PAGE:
Top Ten Tips for Advocates and Attorneys to Help Students Become Good Readers
Excerpt from “Do Not Tweet at an IEP Meeting …and other tips and strategies to negotiate special education services”
- LEARN THE TOOLS OF THE TRADE!!! Go to seminars, go online, and take classes on reading. Understanding reading will help you spot issues when advocating for your clients. Two great publications are: Put Reading First: Kindergarten through Grade 3, and Put Reading First: Helping Your Child Learn To Read: A Parent Guide: Preschool Through Grade 3. Get these free publications at https://www.edpubs.gov/.
- Understand the qualifications and recommendations of the National Reading Panel. Learn more at https://www.nichd.nih.gov/research/supported/Pages/nrp.aspx.
- If your client is not a proficient reader, ask the parents to request a comprehensive reading evaluation, performed by a qualified reading specialist.
- Forge strong relationships with reading specialists in your state. The input of friends and colleagues who are reading experts can be invaluable to preparing for IEP meetings.
- Grow the local reading specialists. Most of them live in the “LD world.” Help them understand that students with intellectual disabilities or autism can become proficient decoders.
- Request an assistive technology (AT) evaluation to see if there are high, mid, or low level AT options that complement the client’s reading program and increases access to content.
- Remember that decoding is very distinct from comprehension. Comprehension is more closely tied to intellectual challenges; decoding ability is usually relatively independent of IQ measures.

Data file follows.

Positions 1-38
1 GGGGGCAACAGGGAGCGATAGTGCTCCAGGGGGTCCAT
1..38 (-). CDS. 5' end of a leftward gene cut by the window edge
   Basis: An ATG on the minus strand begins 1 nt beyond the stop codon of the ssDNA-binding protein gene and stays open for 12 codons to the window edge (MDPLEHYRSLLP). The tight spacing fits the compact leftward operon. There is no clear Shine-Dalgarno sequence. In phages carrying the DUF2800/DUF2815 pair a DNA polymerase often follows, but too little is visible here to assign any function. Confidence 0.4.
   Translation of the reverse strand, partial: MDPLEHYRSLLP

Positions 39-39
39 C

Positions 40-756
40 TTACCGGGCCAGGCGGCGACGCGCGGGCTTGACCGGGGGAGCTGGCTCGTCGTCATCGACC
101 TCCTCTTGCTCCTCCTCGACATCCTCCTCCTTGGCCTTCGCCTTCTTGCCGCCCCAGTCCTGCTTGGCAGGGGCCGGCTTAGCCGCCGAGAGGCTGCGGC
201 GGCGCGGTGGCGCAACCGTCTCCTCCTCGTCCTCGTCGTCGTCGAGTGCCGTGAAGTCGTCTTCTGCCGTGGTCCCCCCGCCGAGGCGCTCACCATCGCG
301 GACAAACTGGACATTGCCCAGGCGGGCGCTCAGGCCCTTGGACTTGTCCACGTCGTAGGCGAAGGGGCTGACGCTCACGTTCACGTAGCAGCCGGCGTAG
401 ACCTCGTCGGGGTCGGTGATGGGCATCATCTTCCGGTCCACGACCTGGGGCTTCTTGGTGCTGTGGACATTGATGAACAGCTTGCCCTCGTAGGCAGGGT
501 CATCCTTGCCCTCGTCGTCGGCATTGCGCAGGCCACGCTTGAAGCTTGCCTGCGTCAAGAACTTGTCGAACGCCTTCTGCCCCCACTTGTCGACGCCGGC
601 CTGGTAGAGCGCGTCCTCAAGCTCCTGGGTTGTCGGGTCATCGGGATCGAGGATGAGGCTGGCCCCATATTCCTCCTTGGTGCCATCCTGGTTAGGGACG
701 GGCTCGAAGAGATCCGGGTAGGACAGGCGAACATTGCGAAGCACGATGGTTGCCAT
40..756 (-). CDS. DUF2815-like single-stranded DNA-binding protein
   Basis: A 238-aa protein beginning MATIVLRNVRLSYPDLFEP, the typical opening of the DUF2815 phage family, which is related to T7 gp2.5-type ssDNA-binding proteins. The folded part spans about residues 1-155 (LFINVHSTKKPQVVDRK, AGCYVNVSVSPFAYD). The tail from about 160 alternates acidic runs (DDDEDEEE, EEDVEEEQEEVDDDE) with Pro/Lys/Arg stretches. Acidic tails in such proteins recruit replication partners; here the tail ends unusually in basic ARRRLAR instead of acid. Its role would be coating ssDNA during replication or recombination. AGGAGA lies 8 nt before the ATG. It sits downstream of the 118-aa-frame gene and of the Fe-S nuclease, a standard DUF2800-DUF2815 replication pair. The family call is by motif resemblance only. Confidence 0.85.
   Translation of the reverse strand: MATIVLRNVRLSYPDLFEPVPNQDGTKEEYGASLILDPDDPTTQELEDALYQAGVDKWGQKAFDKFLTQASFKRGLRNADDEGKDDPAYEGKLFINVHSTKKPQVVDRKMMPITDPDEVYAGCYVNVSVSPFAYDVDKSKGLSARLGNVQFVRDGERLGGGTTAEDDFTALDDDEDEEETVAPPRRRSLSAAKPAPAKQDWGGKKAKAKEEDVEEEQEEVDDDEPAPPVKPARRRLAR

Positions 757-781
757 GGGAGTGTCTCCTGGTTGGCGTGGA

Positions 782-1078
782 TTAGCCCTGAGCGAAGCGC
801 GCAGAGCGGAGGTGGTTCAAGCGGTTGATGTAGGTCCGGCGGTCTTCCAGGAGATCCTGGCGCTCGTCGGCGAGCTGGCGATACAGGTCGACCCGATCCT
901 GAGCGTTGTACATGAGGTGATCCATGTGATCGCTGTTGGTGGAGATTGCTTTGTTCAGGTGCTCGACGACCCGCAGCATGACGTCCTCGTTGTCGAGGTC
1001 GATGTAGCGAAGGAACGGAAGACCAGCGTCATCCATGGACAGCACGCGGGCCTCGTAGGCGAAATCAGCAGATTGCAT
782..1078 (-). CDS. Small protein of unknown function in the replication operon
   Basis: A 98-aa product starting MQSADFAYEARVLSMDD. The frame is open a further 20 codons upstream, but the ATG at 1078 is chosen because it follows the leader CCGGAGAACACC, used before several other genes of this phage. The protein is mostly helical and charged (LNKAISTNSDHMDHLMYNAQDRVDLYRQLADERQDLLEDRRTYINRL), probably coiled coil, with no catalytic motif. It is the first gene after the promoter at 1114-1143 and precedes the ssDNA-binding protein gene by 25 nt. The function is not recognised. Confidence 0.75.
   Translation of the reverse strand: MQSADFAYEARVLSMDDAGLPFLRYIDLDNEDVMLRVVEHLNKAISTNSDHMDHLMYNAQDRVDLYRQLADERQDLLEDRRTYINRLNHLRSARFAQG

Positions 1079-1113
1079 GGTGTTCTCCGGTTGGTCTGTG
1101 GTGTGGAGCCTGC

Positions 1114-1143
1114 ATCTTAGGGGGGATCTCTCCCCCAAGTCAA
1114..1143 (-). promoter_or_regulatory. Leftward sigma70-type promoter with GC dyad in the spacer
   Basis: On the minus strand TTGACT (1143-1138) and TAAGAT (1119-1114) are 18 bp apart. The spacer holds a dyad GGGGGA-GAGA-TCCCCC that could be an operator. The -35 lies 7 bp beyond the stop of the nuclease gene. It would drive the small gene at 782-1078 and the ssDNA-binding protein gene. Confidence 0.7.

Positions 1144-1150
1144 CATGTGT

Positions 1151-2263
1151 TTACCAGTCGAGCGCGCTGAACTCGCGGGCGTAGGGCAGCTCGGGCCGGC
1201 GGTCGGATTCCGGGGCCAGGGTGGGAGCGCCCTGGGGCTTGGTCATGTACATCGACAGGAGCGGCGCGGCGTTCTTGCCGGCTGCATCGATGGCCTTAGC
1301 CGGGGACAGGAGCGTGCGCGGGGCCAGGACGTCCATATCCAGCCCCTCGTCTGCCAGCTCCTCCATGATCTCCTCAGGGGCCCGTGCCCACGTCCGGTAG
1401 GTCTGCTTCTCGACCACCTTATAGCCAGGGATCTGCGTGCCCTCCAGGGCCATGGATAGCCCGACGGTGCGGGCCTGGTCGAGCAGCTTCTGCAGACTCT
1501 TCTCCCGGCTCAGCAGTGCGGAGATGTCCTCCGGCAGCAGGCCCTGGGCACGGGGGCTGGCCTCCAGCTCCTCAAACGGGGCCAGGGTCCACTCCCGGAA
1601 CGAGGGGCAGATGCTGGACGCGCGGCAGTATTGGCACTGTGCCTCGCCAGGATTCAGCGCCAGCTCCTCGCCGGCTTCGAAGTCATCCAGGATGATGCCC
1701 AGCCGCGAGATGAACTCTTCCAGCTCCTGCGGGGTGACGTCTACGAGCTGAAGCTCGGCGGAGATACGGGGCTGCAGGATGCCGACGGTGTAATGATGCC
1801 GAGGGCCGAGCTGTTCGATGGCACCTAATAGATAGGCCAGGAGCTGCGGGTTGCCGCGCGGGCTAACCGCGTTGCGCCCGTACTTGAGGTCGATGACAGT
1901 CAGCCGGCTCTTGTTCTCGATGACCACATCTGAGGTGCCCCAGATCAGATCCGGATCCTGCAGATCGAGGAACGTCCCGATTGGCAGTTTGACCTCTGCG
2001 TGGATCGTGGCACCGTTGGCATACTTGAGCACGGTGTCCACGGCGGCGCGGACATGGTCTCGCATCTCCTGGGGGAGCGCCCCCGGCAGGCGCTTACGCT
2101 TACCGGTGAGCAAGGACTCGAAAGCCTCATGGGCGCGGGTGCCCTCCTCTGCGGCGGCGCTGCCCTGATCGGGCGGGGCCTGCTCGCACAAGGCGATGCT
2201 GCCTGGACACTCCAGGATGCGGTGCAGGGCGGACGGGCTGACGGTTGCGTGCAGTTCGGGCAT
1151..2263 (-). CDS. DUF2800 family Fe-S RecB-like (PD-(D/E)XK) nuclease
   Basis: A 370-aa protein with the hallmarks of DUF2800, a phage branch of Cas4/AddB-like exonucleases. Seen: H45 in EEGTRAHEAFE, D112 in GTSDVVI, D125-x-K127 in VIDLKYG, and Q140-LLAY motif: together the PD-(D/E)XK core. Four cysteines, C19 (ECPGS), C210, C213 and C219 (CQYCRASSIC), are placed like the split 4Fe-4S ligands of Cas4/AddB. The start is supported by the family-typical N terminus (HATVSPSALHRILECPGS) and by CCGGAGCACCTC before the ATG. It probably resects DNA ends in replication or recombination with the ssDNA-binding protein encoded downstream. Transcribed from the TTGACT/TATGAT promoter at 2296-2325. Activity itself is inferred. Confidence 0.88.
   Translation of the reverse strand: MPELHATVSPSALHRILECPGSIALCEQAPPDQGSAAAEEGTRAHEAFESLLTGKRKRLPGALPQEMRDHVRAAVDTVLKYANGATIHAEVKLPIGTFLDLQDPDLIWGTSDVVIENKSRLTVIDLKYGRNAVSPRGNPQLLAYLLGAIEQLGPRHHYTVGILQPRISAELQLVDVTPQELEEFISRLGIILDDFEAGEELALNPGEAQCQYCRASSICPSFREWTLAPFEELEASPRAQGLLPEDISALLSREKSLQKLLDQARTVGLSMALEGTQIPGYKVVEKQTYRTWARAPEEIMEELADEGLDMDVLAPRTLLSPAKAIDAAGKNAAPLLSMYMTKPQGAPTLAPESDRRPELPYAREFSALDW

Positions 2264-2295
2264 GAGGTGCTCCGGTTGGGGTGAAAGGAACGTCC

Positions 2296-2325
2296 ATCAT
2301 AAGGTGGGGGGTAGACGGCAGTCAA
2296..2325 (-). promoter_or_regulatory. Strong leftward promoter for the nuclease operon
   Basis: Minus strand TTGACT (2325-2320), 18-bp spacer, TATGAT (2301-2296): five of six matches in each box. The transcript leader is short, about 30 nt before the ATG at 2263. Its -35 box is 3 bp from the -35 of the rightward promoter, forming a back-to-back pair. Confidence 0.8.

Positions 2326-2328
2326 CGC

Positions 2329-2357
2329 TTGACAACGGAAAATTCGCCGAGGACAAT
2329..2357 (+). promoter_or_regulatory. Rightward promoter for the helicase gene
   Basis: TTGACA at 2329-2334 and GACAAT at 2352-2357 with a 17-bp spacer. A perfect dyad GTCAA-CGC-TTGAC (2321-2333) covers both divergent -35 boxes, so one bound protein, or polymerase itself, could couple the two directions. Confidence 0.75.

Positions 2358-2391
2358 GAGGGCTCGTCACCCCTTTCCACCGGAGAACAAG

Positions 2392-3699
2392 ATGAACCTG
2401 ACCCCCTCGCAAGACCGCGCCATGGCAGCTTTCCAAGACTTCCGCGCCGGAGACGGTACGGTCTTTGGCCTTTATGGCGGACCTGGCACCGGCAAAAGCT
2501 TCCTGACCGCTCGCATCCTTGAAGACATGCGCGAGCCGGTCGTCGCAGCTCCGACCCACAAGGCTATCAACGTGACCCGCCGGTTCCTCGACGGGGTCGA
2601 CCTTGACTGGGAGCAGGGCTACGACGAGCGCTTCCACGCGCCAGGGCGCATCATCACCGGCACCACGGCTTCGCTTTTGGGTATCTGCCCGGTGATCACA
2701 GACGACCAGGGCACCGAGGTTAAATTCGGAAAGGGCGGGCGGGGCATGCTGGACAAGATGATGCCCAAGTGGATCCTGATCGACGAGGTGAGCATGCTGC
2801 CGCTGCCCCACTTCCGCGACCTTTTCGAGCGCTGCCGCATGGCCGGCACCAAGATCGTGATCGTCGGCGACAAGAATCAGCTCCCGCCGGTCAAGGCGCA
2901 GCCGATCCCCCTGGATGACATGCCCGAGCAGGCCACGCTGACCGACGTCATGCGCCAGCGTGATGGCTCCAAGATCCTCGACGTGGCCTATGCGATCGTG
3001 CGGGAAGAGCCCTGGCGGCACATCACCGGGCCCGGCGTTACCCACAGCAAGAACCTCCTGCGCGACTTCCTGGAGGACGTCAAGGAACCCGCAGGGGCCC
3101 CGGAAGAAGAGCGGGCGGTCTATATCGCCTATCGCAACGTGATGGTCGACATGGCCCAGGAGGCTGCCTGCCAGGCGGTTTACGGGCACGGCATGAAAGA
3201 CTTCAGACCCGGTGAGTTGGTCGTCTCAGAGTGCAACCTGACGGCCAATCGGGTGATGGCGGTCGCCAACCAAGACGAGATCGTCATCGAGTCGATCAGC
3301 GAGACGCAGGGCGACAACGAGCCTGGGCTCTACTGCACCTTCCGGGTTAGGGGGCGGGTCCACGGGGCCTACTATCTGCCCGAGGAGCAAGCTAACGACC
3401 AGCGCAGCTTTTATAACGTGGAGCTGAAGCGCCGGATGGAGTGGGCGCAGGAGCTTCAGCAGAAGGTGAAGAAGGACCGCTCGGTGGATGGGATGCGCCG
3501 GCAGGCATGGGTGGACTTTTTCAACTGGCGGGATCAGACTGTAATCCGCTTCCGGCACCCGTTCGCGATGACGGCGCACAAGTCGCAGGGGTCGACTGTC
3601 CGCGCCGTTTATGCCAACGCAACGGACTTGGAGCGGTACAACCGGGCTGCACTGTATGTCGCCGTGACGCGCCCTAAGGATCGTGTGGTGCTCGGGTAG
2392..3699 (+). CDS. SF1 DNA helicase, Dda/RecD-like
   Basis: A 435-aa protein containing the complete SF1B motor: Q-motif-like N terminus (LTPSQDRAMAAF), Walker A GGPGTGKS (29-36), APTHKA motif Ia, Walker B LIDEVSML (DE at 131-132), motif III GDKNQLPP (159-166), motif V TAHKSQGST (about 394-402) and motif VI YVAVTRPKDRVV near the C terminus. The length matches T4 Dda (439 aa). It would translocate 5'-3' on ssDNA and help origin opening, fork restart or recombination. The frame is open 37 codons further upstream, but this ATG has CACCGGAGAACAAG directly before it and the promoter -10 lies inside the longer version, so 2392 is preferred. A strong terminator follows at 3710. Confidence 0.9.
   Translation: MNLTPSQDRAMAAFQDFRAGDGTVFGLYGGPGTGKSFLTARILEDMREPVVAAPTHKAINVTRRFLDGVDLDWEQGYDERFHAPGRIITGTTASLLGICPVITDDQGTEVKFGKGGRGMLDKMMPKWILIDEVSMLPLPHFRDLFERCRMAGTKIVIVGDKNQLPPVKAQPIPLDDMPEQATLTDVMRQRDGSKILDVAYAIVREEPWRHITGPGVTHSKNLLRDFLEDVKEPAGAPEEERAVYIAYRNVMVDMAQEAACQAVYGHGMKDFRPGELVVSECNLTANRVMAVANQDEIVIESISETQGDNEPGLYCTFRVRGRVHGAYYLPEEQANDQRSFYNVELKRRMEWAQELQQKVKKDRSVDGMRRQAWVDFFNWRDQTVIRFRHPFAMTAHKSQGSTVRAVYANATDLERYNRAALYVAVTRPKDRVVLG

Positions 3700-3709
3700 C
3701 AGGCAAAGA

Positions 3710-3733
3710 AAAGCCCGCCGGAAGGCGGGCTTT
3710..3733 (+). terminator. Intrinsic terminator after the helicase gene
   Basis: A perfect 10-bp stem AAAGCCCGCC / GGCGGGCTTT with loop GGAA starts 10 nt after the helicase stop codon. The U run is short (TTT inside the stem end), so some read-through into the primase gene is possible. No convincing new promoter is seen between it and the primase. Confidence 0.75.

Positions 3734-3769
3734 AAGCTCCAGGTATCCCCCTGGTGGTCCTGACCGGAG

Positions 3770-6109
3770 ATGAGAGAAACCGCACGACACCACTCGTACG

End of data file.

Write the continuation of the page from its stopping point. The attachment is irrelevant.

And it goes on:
- Do NOT assume that Special Education Teachers are qualified to do reading evaluations or teach reading. In many states, a highly qualified Master level special education teacher does NOT have to take any reading classes!
- Ask for the resume of anyone doing a reading evaluation on your student. Do not assume the “Literacy Coach” or special education teacher has credentials. If a teacher claims to be “trained” in Wilson, find out if s/he went to the 5 hour class – which essentially shows you how to use the materials – or completed the requirements to achieve certification. Similarly, a teacher cannot claim to be “Orton-Gillingham trained” unless s/he has achieved certification at the Certified level – a multi-year commitment.
- Embedded within the specific requirements provided by IDEA 2004 guaranteeing a Free and Appropriate Public Education (FAPE) for students with disabilities in the Least Restrictive Environment (LRE) is the provision that students, including those with significant disabilities such as ID or ASD, be given evidence-based reading programs. LRE does not require that reading be taught in the general education settings. Frequently, individual instruction or small group instruction with like peers is required in a separate setting. One of the best ways to become fully included in life is to know how to read! As proclaimed in Connecticut’s Blueprint for Reading Achievement (2000), “Teaching children to read is a central—arguably the central—mission of formal schooling.”
Attorney Treimanis, author of “Do Not Tweet at an IEP Meeting” has represented students with disabilities for 30 years. Her own daughter with Down syndrome is a proficient reader. Meet Attorney Treimanis at http://spedlawyers.com.